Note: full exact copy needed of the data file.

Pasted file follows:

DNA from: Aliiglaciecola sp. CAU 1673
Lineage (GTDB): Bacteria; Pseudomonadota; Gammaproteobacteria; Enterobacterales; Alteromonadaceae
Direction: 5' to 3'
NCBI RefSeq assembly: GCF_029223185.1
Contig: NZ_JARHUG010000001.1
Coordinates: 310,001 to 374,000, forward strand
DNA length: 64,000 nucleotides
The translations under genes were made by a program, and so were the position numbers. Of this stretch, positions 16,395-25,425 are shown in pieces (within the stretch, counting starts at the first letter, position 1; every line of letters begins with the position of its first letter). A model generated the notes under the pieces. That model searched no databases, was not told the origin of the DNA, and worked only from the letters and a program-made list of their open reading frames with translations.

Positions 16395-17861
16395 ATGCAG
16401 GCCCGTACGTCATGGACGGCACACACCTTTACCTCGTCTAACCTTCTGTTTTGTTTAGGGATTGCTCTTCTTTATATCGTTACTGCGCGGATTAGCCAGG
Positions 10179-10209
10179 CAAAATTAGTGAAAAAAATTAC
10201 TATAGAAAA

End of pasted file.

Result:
DNA from: Aliiglaciecola sp. CAU 1673
Lineage (GTDB): Bacteria; Pseudomonadota; Gammaproteobacteria; Enterobacterales; Alteromonadaceae
Direction: 5' to 3'
NCBI RefSeq assembly: GCF_029223185.1
Contig: NZ_JARHUG010000001.1
Coordinates: 310,001 to 374,000, forward strand
DNA length: 64,000 nucleotides
The translations under genes were made by a program, and so were the position numbers. Of this stretch, positions 16,395-25,425 are shown in pieces (within the stretch, counting starts at the first letter, position 1; every line of letters begins with the position of its first letter). A model generated the notes under the pieces. That model searched no databases, was not told the origin of the DNA, and worked only from the letters and a program-made list of their open reading frames with translations.

Positions 16395-17861
16395 ATGCAG
16401 GCCCGTACGTCATGGACGGCACACACCTTTACCTCGTCTAACCTTCTGTTTTGTTTAGGGATTGCTCTTCTTTATATCGTTACTGCGCGGATTAGCCAGG
Positions 10179-10209
10179 CAAAATTAGTGAAAAAAATTAC
10201 TATAGAAAA